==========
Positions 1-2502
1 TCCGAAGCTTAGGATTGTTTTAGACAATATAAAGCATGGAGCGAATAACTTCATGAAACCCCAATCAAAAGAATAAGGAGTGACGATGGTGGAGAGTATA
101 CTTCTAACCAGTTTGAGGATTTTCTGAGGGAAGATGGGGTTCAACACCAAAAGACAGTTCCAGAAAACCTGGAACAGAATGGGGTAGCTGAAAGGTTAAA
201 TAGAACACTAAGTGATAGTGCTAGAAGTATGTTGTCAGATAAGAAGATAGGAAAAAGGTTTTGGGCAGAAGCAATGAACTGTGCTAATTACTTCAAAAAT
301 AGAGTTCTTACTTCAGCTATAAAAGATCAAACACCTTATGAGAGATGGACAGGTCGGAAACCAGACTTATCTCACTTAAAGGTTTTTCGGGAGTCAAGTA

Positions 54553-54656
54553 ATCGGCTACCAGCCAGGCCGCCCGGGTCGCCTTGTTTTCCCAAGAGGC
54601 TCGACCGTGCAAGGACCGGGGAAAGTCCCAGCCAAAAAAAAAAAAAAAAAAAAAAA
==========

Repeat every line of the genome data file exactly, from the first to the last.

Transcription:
Positions 1-2502
1 TCCGAAGCTTAGGATTGTTTTAGACAATATAAAGCATGGAGCGAATAACTTCATGAAACCCCAATCAAAAGAATAAGGAGTGACGATGGTGGAGAGTATA
101 CTTCTAACCAGTTTGAGGATTTTCTGAGGGAAGATGGGGTTCAACACCAAAAGACAGTTCCAGAAAACCTGGAACAGAATGGGGTAGCTGAAAGGTTAAA
201 TAGAACACTAAGTGATAGTGCTAGAAGTATGTTGTCAGATAAGAAGATAGGAAAAAGGTTTTGGGCAGAAGCAATGAACTGTGCTAATTACTTCAAAAAT
301 AGAGTTCTTACTTCAGCTATAAAAGATCAAACACCTTATGAGAGATGGACAGGTCGGAAACCAGACTTATCTCACTTAAAGGTTTTTCGGGAGTCAAGTA

Positions 54553-54656
54553 ATCGGCTACCAGCCAGGCCGCCCGGGTCGCCTTGTTTTCCCAAGAGGC
54601 TCGACCGTGCAAGGACCGGGGAAAGTCCCAGCCAAAAAAAAAAAAAAAAAAAAAAA